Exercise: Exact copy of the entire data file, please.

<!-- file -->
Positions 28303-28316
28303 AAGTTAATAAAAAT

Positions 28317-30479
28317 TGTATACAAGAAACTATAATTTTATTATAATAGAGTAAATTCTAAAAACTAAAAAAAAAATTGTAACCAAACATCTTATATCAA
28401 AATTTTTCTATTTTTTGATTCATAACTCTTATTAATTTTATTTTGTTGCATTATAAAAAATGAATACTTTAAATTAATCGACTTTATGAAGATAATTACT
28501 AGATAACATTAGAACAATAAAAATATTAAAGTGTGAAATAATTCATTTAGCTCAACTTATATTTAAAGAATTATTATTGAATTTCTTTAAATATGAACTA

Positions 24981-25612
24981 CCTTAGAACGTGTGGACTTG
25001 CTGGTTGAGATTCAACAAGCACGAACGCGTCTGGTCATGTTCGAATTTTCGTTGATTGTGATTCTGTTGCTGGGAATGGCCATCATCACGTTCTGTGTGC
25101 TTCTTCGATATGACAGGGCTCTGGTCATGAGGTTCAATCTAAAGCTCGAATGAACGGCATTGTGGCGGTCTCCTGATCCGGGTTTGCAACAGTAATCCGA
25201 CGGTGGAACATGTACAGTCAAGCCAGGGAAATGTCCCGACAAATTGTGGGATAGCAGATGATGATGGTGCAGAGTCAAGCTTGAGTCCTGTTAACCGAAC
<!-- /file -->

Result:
Positions 28303-28316
28303 AAGTTAATAAAAAT

Positions 28317-30479
28317 TGTATACAAGAAACTATAATTTTATTATAATAGAGTAAATTCTAAAAACTAAAAAAAAAATTGTAACCAAACATCTTATATCAA
28401 AATTTTTCTATTTTTTGATTCATAACTCTTATTAATTTTATTTTGTTGCATTATAAAAAATGAATACTTTAAATTAATCGACTTTATGAAGATAATTACT
28501 AGATAACATTAGAACAATAAAAATATTAAAGTGTGAAATAATTCATTTAGCTCAACTTATATTTAAAGAATTATTATTGAATTTCTTTAAATATGAACTA

Positions 24981-25612
24981 CCTTAGAACGTGTGGACTTG
25001 CTGGTTGAGATTCAACAAGCACGAACGCGTCTGGTCATGTTCGAATTTTCGTTGATTGTGATTCTGTTGCTGGGAATGGCCATCATCACGTTCTGTGTGC
25101 TTCTTCGATATGACAGGGCTCTGGTCATGAGGTTCAATCTAAAGCTCGAATGAACGGCATTGTGGCGGTCTCCTGATCCGGGTTTGCAACAGTAATCCGA
25201 CGGTGGAACATGTACAGTCAAGCCAGGGAAATGTCCCGACAAATTGTGGGATAGCAGATGATGATGGTGCAGAGTCAAGCTTGAGTCCTGTTAACCGAAC